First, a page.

Oil & Gas Middle East – November 2018

(Jacob Rumans) #1

14


NEWS

NOVEMBER 2018 oilandgasmiddleeast.com

STARTUP When people see a fire,
they generally run. A brave few
might try to help. But when a
fire started near the neighbour-
hood of two young Lebanese
men, Charlie El Khoury and
Nicolas Zaatar, they decided
to create a long-term solution
using drones and artificial intel-
ligence (AI).
Originally a final year project
for university, the pair created
NAR, which is Arabic for ‘fire’,
in February 2016. The Lebanon-
based startup is creating a real-
time artificial intelligence-pow-
ered aerial inspection platform
called Raven AI.
It is not complicated: Raven
AI is a software that allows
drone cameras to understand
what they are seeing, so the
drone can detect potential risks.
While the drone is flying

Lebanese startup NAR uses drones and AI


for safety inspection


The startup’s machine learning software, Raven AI, provides real-time inspection reports


5,
The number of hours that
NAR (and Raven AI) has
spent doing inspections.

and inspecting operations, a
live feed of the footage, which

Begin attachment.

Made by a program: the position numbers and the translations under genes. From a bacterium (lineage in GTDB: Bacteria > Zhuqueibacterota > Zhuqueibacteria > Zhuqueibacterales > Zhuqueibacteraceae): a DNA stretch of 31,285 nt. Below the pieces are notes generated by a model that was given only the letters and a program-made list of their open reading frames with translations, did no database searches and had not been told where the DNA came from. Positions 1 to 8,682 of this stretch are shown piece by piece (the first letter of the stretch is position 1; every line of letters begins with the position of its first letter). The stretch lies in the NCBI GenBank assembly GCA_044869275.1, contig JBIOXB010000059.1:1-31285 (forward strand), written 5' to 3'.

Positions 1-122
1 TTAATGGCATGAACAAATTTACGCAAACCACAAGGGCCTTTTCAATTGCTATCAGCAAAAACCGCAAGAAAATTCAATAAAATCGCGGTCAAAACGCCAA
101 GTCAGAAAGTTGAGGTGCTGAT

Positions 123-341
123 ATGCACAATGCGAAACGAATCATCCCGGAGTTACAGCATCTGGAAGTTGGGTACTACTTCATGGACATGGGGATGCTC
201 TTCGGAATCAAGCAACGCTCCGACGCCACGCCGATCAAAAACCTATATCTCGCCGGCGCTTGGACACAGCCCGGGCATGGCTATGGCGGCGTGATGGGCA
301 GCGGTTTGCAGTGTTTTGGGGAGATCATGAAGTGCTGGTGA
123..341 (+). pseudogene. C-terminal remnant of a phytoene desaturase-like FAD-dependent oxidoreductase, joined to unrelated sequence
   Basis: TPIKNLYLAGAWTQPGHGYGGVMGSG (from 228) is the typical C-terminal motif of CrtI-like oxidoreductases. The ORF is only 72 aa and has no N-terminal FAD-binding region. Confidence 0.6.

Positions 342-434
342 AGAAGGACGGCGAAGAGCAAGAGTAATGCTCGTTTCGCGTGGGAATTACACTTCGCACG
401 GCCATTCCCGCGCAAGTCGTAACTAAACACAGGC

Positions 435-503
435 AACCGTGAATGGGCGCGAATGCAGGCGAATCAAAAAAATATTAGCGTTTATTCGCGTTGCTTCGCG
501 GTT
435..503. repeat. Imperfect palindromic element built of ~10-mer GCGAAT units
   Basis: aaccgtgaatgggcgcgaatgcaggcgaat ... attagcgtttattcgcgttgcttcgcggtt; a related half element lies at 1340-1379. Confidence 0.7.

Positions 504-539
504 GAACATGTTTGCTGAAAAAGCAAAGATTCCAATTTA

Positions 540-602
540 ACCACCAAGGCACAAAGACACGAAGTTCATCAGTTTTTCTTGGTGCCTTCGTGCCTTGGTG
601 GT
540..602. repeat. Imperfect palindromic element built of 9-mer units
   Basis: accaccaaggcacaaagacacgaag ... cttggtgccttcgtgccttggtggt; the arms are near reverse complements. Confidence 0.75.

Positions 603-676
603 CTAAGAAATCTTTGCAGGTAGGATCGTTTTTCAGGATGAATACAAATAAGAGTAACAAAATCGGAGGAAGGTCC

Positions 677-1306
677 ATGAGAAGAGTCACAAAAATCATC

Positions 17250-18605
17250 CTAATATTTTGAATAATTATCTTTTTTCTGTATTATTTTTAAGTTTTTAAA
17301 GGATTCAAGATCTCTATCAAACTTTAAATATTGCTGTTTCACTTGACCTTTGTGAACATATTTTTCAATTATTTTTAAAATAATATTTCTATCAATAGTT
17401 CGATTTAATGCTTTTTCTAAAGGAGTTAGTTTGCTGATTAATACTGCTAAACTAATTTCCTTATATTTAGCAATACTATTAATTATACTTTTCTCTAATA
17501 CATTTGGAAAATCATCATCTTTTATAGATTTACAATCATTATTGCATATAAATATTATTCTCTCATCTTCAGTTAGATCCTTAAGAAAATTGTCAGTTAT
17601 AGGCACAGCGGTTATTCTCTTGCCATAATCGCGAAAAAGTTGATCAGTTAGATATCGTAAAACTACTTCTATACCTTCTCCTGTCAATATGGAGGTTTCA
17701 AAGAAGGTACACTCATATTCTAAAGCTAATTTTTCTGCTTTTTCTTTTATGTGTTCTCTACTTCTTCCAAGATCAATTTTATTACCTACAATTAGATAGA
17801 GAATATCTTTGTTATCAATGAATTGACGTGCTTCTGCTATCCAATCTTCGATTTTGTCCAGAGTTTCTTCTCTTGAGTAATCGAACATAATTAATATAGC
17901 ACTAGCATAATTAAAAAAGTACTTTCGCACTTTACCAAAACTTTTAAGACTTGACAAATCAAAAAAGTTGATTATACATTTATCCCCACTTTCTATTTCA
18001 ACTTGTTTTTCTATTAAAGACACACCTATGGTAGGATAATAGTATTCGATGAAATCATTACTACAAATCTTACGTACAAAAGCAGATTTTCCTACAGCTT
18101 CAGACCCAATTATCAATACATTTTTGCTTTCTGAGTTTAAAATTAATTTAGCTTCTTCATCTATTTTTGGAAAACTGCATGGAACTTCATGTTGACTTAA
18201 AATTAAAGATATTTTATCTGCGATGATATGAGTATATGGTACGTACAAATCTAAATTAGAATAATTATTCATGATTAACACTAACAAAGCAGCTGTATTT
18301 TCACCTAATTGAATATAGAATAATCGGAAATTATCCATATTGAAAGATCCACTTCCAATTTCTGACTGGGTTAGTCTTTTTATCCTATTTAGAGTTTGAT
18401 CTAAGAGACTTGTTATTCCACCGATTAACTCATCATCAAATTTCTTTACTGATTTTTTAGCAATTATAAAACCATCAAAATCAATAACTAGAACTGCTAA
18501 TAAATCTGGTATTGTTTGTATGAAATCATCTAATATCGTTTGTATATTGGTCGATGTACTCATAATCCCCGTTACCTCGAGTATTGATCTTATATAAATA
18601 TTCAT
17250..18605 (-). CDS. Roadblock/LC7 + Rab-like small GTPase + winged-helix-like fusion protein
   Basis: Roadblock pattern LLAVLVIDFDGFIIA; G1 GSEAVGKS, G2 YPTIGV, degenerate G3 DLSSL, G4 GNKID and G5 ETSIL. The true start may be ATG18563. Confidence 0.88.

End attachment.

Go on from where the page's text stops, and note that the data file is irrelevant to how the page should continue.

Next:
appears on a tablet through the
Raven AI application, provides
analysis of the objects it is scan-
ning. Using thermal imagery, it
can even detect leaks.
This is nothing new: the oil
and gas industry, among many
others, has been using drones
to collect information for
some time. But adding AI and
machine learning to the drone
is an innovation of the past few
years—and some hope to con-
nect drones to SCADA systems,
so they can collect asset data
wirelessly while flying over the
field.
El Khoury and Zaatar hope to
turn drones in “flying intelligent
solutions,” according to NAR’s
website. Instead of sending
drones on-site to simply collect

information, leaving the inspec-
tion team to sift through all of
the resulting photos and videos,
NAR would have drones analyse
that information in real time.
It hopes to save time and cut
costs, and the company claims
to effect an 85% reduction in
time spent generating inspec-
tion reports.
Because of the nature of the
software, which is powered by
AI and machine learning, the
more time it spends in action,
the more accurate it becomes.
So far, NAR has completed more
than 5,000 hours of inspection
and generated more than 800
inspection reports in real time.
The startup went through
Speed@BDD, a Lebanese ac-
celerator, followed by another
accelerator in Silicon Valley
called Blackbox Connect.
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